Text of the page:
Cayuga Lake out of Myers Point 7/29


Got out with my buddy Eric for a relaxing day of “old school fishing” – I brought some nightcrawlers and some (hard shell) “crabs” and we headed out around 6:45 am. My goal for the trip (there’s always something…) was to see how abundant gobies are in Cayuga Lake. We were also hoping to find some drum and bass.

Eric landed the first goby just north of Myers Point. It took about 10 minutes to catch one, and it hit a part of a nightcrawler. Coloration appeared to be just like the Lake Ontario gobies. Surprisingly, that fish was the ONLY goby of the day. They may be common, but they haven’t yet turned into the nuisance we are expecting. That may take several years yet.

The panfishing was pretty darn good, and I really enjoyed it. Catching hand-sized pumpkinseeds one after another is more fun than I’d like to admit! I do get questions about panfishing on the Finger Lakes, and for Cayuga we had good action using 1/2 a crawler on a dropshot rig, just off of weedlines and around major points. 14′ to about 18′ FOW was best. I’m guessing the water temp down there is probably around 65. We encountered plenty of large sunfish (7″ to 8″,) bluegills (around 6″) and yellow perch (mostly around 7″ to 9″.) We landed a half dozen sublegal smallmouth bass. Never encountered one over 10″!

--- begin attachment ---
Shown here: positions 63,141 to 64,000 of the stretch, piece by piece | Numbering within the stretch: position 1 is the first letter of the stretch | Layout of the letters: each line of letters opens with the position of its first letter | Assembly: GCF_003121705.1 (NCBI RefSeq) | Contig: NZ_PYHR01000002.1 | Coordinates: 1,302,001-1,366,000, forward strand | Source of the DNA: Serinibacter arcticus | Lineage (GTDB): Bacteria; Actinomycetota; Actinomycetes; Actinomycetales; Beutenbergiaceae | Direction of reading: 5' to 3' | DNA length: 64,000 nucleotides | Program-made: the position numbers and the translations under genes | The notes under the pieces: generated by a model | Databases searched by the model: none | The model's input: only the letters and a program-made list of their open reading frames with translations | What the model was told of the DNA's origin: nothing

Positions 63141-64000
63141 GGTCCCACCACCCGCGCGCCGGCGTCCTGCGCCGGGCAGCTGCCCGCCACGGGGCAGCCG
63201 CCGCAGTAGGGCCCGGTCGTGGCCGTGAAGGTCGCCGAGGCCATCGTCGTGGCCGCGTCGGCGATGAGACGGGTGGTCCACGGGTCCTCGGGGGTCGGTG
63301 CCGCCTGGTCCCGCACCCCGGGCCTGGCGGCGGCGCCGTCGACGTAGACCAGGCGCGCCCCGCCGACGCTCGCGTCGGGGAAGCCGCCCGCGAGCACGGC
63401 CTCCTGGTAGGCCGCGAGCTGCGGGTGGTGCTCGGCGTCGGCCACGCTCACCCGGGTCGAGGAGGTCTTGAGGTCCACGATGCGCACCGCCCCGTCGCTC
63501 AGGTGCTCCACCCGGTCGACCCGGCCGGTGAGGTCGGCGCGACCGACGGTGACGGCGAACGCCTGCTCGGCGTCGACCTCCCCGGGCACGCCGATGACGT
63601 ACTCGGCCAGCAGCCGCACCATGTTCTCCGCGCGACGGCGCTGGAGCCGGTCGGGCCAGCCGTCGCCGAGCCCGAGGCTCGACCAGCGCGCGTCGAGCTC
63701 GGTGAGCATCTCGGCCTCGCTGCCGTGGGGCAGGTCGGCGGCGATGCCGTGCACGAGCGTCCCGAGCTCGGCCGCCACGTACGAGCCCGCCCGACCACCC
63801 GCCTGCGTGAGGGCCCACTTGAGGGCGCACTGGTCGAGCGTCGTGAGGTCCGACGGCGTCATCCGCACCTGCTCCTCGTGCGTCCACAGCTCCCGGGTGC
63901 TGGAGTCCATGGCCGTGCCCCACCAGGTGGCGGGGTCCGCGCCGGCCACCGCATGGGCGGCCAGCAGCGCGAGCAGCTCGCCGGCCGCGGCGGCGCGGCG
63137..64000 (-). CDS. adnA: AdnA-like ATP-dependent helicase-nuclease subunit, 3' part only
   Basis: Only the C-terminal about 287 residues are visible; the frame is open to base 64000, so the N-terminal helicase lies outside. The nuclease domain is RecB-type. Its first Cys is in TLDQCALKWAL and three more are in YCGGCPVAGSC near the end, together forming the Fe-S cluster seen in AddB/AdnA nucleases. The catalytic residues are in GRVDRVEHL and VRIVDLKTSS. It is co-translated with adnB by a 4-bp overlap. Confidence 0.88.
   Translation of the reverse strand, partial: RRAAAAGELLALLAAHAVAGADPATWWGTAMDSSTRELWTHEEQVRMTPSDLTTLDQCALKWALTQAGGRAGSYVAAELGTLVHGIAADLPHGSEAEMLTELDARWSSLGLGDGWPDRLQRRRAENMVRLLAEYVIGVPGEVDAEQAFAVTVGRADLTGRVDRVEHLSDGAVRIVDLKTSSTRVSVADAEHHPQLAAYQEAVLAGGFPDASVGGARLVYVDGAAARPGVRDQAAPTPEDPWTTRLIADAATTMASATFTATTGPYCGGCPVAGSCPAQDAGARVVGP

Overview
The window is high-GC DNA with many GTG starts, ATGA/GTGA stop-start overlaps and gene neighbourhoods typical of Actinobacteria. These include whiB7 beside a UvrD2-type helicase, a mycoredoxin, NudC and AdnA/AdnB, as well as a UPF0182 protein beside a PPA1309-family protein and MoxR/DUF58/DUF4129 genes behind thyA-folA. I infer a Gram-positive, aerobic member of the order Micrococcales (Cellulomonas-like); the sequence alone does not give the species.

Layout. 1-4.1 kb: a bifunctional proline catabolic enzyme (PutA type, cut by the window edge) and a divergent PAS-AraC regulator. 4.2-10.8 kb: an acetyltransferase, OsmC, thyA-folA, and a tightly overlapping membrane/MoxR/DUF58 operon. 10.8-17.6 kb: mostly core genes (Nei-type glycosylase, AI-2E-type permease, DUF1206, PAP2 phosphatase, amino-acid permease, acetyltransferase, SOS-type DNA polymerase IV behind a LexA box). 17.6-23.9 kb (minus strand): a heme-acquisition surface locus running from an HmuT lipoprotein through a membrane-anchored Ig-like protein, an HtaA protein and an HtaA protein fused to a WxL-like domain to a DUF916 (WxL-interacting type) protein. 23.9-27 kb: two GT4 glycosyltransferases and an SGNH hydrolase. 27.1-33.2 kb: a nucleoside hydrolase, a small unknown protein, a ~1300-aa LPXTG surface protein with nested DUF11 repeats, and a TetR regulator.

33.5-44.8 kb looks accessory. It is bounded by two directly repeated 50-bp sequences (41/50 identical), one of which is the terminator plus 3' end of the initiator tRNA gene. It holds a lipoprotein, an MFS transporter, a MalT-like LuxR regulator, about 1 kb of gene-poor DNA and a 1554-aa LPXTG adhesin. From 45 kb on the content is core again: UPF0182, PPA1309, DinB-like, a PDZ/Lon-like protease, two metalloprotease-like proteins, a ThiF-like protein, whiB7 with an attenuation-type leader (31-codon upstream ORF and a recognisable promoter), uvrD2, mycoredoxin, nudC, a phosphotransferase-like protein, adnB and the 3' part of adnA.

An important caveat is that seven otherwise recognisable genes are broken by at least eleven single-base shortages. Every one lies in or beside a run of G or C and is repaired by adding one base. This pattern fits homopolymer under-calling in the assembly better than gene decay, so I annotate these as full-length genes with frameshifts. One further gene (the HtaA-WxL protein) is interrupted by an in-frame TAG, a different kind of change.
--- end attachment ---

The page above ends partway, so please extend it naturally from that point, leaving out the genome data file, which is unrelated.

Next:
Surface temps have dropped considerably on Cayuga Lake and the forecast is for more pleasant days and cool nights. I didn’t see any drum today – at least none that I could confirm. We saw some carp. No sign of gar up by the Power Plant, which is discharging water around 76 degrees.

Smallmouth bass fishing remains slow on Cayuga Lake. When I first moved here in 1995 the smallmouth bass fishing was very good to downright excellent. You could catch them on all the major points and along a lot of shorelines. Apparently there was a die-off around 6 to 7 years ago, and fishing just hasn’t been the same. But these days for me, smallmouths on Cayuga are more of a seasonal opportunity, kind of like pike. There’s good fishing in May up north, and in October and November further south. Summer smallmouth fishing is limited. I’m sure there are some anglers who do ok with them in the summer, but they aren’t common and they aren’t easy. Other lakes offer much better fishing if that’s what you’re after.

Largemouth bass fishing just keeps getting better and better on Cayuga Lake. And today I dropshotted up a chunky 17.5″ largie near Frontenac Point. I’d only caught smallmouths in the past in the area I was fishing – so that does say a lot for the poor quality smallmouth fishing and improving largemouth fishing.